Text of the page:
He served as A. A. G. (Assistant Adjutant General) to Pearson's Column, he was present at the battle of Inyezane and the occupation of Eshowe during its two months investment. (Mentioned in Despatches.) Served subsequently, as Commandant of the Lower Tugela. (C. B.) (Companion of the Bath).
On the 11th of December 1878, at the Lower Drift, 3 principal Indunas, 11 subordinate Chieftans, 40 retainers and John Dunn arrived at the drift to be informed of the Boundary Commission's decision. The drought had broken and all the rivers were full, and the men were brought across in boats. Two large fig trees stand on a small ledge below the bluff, by the road that leads out of the drift, and here the Indunas met the party from Natal. John Wesley Shepstone, Charles Brownlee, Henry Francis Fynn (who had succeeded his father as the Umsinga Magistrate) and Colonel Forestier Walker of the Scots Guards, Frere's Assistant Military Secretary, had been camped there for two days. A large tent fly had been hoisted into the trees and spread to provide shade, because the sun was broiling. The Naval Brigade and a score of volunteers from the Stanger Mounted Rifles were dismissed, because it made the Indunas very uneasy.
Date of Birth - 17th April 1844
First Appointment - Ensign & Lieutenant - Scots Foot Guards - 5th September 1862
Captain - Scots Foot Guards - 11th July 1865
Adjutant - Scots Foot Guards - 22nd July 1869 to 31st January 1873
Captain & Lieutenant-Colonel - Scots Foot Guards - 1st February 1873
Lieutenant (Regimental Major) Scots Guards - 1st July 1881
Brevet Colonel - Scots Guards (2nd Battalion stationed at Dublin) - 15th October 1878
Aide-de-camp to Major-General, Mauritius - 18th June 1866 to 22nd May 1867
Military Secretary, Cape of Good Hope - 5th November 1873 to 4th March 1878
Military Secretary (Acting) to Governor, Cape of Good Hope - 5th March 1878 to 23rd November 1878
Special Service, Cape of Good Hope - 24th November 1878 to 2nd October 1879
A. A. & Q. M. G., Home District - 1st August 1882 to 14th November 1882
Date of Nomination for his CB was 11th November 1878
South African War - 1878-9 - Kaffir Campaign - Zulu Campaign. Battle of Inyezane, occupation of Etshowe. Despatches, London Gazette 5th March and 16th May 1879. Medal with Clasp; CB.
Source '1884 Army List' (p 112, 795, 1178 & 1393)
In late May, in order to draw Zulu forces who might fall on the right flank of the 2nd Division when it advanced, Chelmsford ordered all the border forces to raid Zululand once more. One of the required raids was mounted by Major Twentyman on 20th May at Middle Drift. A Natal volunteer, who was a member of the raiding party, 'favoured' the' Natal Colonist' with a detailed account of the operations and their likely consequences:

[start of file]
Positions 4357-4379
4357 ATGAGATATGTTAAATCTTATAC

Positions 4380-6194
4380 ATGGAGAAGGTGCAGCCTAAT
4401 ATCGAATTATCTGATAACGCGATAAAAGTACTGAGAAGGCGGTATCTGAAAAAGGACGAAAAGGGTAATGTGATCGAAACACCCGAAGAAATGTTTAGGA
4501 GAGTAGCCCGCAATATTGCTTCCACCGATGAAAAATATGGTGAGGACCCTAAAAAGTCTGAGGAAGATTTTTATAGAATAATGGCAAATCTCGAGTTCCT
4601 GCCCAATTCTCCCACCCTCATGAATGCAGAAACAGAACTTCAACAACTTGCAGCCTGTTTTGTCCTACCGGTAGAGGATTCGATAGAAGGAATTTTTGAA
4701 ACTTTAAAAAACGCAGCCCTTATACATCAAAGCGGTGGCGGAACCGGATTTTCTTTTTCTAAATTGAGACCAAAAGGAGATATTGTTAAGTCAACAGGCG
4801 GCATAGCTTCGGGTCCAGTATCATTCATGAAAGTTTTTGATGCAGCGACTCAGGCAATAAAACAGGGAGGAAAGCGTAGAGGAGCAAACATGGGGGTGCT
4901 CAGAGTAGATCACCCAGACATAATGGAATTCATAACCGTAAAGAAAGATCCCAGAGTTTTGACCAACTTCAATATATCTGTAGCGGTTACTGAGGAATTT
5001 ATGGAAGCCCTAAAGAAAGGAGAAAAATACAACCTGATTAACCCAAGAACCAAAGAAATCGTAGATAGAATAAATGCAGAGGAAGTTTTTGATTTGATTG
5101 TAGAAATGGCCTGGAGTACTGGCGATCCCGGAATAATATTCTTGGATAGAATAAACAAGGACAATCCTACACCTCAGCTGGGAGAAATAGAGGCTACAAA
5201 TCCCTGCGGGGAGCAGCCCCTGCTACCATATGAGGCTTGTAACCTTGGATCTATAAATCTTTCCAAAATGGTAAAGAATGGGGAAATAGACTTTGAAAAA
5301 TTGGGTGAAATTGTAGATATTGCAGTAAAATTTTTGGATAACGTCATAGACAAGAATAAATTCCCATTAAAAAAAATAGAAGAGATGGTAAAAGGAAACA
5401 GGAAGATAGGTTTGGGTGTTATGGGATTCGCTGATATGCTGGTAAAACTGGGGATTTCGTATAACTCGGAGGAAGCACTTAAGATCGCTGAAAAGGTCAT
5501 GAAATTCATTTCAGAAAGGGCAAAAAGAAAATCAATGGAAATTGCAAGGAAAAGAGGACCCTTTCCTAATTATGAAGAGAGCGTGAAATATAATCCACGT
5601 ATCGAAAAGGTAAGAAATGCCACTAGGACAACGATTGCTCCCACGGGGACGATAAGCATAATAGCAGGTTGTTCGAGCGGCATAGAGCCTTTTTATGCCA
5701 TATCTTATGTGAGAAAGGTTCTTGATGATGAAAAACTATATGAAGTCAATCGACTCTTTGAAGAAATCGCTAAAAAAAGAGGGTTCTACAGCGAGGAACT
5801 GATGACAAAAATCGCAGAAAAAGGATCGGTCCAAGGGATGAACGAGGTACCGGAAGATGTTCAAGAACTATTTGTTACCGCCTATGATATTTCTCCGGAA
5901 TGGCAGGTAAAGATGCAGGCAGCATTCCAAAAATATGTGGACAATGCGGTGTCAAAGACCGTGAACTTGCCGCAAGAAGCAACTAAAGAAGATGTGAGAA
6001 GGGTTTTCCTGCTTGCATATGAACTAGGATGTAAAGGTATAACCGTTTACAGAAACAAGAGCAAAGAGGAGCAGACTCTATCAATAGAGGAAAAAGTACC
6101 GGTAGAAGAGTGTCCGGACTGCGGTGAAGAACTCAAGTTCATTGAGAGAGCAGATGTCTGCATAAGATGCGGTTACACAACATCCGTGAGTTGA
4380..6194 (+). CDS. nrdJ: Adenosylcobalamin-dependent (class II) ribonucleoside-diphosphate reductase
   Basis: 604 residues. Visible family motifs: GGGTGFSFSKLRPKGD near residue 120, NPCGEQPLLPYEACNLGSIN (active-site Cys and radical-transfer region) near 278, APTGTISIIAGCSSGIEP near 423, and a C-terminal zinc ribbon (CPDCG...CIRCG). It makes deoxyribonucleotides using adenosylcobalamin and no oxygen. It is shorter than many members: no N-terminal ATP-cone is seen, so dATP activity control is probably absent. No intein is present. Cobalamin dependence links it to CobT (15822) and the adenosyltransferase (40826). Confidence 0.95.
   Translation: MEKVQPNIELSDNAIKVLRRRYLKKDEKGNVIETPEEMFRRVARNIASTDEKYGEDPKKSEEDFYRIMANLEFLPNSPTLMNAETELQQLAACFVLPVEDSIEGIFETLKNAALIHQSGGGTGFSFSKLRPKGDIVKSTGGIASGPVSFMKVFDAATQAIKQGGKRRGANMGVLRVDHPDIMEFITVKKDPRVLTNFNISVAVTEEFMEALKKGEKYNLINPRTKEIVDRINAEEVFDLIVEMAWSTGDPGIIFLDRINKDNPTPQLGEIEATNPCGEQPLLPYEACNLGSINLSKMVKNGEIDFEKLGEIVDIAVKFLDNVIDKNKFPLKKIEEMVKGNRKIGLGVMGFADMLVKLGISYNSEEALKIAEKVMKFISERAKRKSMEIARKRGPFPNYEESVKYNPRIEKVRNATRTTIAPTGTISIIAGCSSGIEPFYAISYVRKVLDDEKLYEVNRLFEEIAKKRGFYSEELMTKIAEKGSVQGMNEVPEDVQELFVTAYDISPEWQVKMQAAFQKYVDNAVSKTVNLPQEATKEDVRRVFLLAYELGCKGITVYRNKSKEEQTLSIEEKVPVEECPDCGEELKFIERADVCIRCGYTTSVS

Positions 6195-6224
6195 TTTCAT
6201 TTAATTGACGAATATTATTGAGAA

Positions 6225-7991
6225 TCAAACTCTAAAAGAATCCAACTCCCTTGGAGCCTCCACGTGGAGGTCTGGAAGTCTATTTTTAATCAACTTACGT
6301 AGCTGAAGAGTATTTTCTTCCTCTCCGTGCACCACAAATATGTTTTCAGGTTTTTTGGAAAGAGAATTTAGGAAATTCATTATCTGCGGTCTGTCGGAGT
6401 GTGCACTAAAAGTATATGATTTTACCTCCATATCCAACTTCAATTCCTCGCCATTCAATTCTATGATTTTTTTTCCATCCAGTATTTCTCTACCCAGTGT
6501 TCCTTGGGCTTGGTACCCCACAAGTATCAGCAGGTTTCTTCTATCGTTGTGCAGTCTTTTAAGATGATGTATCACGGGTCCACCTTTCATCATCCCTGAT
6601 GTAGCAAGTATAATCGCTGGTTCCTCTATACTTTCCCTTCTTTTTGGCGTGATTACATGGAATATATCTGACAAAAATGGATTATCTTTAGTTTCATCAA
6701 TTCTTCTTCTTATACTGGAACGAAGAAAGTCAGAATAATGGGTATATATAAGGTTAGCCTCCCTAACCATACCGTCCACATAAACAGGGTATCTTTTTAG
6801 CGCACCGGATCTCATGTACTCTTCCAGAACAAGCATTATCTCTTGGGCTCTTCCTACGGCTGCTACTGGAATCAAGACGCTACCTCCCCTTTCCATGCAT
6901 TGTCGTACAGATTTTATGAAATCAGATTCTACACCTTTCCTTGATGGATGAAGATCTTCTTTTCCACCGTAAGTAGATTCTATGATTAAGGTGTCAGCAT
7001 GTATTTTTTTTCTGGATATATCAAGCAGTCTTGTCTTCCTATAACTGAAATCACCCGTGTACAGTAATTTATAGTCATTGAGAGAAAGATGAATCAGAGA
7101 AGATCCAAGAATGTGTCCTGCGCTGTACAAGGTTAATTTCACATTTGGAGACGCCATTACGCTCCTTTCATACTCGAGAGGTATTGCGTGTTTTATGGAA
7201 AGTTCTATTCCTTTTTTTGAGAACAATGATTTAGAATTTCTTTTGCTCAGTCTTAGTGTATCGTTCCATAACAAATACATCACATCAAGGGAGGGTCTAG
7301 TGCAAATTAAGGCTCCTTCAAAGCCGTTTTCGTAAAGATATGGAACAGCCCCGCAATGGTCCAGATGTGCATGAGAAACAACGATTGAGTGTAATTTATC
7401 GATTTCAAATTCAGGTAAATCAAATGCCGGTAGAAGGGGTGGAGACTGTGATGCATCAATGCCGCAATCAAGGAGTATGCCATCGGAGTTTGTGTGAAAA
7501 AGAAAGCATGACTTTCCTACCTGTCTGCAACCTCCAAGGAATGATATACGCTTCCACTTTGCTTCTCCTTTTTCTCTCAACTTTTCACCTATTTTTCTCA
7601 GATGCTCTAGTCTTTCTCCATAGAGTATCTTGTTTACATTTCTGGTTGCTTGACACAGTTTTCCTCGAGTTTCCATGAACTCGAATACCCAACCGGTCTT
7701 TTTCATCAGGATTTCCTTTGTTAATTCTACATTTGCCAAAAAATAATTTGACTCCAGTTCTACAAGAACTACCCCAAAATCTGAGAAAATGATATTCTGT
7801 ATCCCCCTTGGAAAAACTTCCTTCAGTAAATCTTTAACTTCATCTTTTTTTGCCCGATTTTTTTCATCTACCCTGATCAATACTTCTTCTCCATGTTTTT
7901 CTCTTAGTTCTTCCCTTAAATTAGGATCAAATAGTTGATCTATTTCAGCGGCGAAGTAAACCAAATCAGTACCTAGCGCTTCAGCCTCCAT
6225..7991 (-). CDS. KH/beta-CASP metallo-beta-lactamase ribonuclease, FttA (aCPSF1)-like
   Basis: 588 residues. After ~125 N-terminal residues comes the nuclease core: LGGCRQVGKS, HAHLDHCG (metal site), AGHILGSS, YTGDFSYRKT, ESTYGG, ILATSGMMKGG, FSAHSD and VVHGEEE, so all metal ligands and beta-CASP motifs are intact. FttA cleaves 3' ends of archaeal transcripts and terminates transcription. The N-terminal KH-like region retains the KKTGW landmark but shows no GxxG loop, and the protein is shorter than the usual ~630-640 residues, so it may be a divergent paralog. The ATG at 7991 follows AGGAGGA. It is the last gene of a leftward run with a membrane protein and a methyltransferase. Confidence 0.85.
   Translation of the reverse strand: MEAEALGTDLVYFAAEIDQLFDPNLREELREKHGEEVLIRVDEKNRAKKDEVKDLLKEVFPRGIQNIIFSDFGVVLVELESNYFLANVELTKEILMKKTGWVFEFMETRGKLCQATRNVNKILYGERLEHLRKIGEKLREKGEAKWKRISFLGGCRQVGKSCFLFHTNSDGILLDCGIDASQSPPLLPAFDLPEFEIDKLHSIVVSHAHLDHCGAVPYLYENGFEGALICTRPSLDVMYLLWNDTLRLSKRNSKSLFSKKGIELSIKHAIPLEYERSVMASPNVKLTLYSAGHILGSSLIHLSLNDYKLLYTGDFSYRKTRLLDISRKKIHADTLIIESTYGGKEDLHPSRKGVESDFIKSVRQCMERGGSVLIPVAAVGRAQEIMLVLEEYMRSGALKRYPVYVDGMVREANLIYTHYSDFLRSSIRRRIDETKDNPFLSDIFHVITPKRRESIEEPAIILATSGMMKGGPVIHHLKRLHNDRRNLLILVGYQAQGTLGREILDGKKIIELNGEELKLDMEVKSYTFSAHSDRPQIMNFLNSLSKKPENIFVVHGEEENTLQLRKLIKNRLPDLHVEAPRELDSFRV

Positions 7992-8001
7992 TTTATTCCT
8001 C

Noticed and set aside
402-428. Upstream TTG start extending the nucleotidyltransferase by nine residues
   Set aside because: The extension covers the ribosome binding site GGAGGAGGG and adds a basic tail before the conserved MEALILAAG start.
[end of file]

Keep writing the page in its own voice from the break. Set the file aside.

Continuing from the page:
We started from Potspruit Camp (new ground) after breakfast, on Monday May 19th, with orders to proceed to Fort Cherry for further instructions. We met Mr Fannin there, who took us on to Kranskop, all in the meantime wondering at the meaning of such a mystery. At Kranskop we were told Major Twentyman purposed making a raid into Zululand, and that he wanted some volunteers to cross over with him, the others remaining behind to guard the drift in case of a retreat. We then proceeded down the steep sides of the Tugela Valley leading our horses the greater part of the way, over boulders and under thorns it was dark before our camping ground for the night was reached about a mile from the drift, in a sheltered valley with any amount of beastly thorns and knobby stones. We were ordered to off-saddle, tie our horses up, and turn ourselves in with as little noise as possible, and glad we were to do so, for all were well tired. Shortly afterwards Captain Cherry's Natal Native Contingent joined us, also a company of Pioneers and about 100 of Walker's mounted men (Ixopo Native Contingent). By morning star we moved down to the river, arriving there shortly before daybreak, where there was a short delay waiting for Commandant Wheelwright's men [Border Guards] who also had orders to form a drift guard. Just as the sun rose, an advance into the river was made by about thirty volunteers under Sergeant Duckham, of the Natal Hussars, Major Twentyman crossing with them. When the party got to the island in the middle of the drift, there was some difficulty in tracing the ford across to Zululand. Whilst this was being seen about, a volley was fired by about a dozen Zulus. Immediately after firing they shouted the war cry 'Usutu,' and disappeared over the brow of the hill. Major Twentyman's horse was wounded, and another bullet whizzed close past his face. Fortunately, the shooting generally was wide. The same may be said of the Natal Native Contingent, who fired about one hundred shots in return. mostly in the air. Our army of invasion, mustering 1,000 men, now followed the Mounted Volunteers. who had found the missing ford. The party then advanced three or four miles into Zululand. burning kraals and a large quantity of mealies and corn. They also captured sixteen goats and two chickens; the dozen Zulus already mentioned, firing as they advanced and we returning fire, but without effect upon either side. A well-ordered retreat enabled the invading army to safely return to Natal without losing the sixteen goats and two chickens, the result of this raid.